I received this blog topic request yesterday…
Concerning injection molding, is there a specialized screw used for PET?
Yes, the goal in PET processing is to (1) maximize output, (2) control shear heat, and (3) minimize melt tempertaure… yet ensure the polymer is fully melted and as homogeneous as possible.
(1) The need to maximize output is due to the fact that most PET injection molding processes are for high-cavitation high-speed molding PET preform machines.
(2) The need to control shear heat is due to the fact that a higher temperature polymer requires more time to cool… and may increase the development of semi-crystalline regions. Also, inconsistent melt temperatures will result in inconsistent cooling and crystallinity… resulting in profit losses due to scrap and troubleshooting.
(3) PET also has very poor thermal conductivity… making it great for drink containers, but terrible for part cooling. The goal in processing PET is to process the material as close to the melting point as possible, while ensuring all the pellets are melted and mixed.
To address all these concerns, different machine manufacturers have devised some great machine and screw designs.
Whether it is a reciprocating screw machine, or a two stage ‘shot-pot’ machine, most PET single screw designs incorporate a barrier screw. In such a design, the screw channel depth remains the same from the feed into the transition zone, but the channel width becomes progressively smaller. As this channel width decreases… an adjacent shallow channel, separated by a barrier flight begins. Ultimately, the melted material flows over the barrier flight into the shallow channel until it transitions into the metering zone. Such a design reduces shear heating and allows stingy pellets more time to melt.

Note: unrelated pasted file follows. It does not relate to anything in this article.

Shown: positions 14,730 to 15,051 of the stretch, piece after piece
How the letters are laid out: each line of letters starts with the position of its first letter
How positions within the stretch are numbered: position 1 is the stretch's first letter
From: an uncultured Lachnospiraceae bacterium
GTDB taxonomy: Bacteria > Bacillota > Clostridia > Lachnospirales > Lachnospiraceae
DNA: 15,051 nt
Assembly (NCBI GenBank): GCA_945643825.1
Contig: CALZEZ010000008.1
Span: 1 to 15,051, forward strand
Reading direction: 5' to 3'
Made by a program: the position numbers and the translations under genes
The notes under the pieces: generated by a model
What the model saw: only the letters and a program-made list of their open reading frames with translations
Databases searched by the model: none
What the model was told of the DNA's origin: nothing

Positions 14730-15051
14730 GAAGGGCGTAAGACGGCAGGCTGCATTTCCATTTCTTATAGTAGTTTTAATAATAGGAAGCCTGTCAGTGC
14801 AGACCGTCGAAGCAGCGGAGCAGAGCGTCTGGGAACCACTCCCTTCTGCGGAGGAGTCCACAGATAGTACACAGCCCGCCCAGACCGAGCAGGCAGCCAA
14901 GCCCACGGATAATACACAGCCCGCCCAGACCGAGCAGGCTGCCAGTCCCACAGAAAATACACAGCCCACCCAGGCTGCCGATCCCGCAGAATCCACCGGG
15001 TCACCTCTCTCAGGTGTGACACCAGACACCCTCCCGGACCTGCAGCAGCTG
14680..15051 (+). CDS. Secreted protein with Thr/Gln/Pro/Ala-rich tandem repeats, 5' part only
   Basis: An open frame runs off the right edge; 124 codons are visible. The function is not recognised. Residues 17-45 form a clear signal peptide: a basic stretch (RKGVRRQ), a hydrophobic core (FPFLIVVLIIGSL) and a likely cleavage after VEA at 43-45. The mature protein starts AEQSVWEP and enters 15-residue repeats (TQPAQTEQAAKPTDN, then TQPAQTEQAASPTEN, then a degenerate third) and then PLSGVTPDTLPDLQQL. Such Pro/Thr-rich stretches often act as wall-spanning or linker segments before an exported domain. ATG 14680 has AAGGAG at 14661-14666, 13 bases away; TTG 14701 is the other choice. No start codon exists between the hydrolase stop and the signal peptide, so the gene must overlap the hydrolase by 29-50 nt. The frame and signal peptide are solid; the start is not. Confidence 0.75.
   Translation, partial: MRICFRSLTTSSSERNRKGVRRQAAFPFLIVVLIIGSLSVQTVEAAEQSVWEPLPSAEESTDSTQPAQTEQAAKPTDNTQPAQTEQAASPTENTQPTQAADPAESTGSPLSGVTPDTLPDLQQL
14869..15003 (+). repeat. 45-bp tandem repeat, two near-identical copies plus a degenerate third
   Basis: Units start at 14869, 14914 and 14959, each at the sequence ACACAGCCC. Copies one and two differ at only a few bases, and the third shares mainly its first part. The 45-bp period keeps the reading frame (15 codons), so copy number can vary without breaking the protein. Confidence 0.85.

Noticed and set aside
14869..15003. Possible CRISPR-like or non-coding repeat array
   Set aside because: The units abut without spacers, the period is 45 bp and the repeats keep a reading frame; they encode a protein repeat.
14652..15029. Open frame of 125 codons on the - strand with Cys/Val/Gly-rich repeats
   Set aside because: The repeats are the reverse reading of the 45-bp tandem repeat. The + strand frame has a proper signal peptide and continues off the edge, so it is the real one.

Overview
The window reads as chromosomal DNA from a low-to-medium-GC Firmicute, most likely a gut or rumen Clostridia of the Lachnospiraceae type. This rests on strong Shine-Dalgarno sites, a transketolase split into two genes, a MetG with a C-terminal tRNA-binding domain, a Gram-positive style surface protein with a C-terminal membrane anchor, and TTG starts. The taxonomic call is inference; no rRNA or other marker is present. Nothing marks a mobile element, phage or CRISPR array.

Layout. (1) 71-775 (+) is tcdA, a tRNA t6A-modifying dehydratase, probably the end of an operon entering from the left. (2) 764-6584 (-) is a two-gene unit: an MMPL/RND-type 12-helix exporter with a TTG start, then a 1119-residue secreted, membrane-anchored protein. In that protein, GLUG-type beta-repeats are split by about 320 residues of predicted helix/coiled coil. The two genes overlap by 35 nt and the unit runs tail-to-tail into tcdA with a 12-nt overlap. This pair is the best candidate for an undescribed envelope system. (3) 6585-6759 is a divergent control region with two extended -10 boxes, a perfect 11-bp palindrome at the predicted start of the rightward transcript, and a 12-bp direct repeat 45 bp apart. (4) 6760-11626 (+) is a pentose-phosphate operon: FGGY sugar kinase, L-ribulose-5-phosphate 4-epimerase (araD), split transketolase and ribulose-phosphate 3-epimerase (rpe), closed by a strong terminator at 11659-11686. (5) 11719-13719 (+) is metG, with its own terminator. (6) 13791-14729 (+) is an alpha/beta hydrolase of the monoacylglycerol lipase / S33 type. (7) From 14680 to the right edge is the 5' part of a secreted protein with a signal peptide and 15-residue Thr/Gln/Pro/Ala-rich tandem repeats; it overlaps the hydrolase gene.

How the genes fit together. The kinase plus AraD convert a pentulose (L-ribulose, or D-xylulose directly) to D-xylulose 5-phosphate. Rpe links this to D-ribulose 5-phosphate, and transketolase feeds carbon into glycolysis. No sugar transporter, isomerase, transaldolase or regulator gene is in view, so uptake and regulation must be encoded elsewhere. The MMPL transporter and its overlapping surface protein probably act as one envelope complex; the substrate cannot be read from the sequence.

In most single screw designs, a distributive mixing element is typically incorporated on the screw or a static mixer is placed within the nozzle to ensure a more homogeneous melt… especially if a colorant is added to the polymer.
Some of the more ambitious machine manufacturers are working with twin screw designs for two stage molding machines. These systems show great promise since a good twin screw design would provide the best control over both shear and melt temperature.
PET processing is one of the more advanced and refined fields of injection molding, making it very competitive. I strongly suggest anyone getting into PET molding do some significant research to ensure your strategy is well suited to take advantage of today’s advances.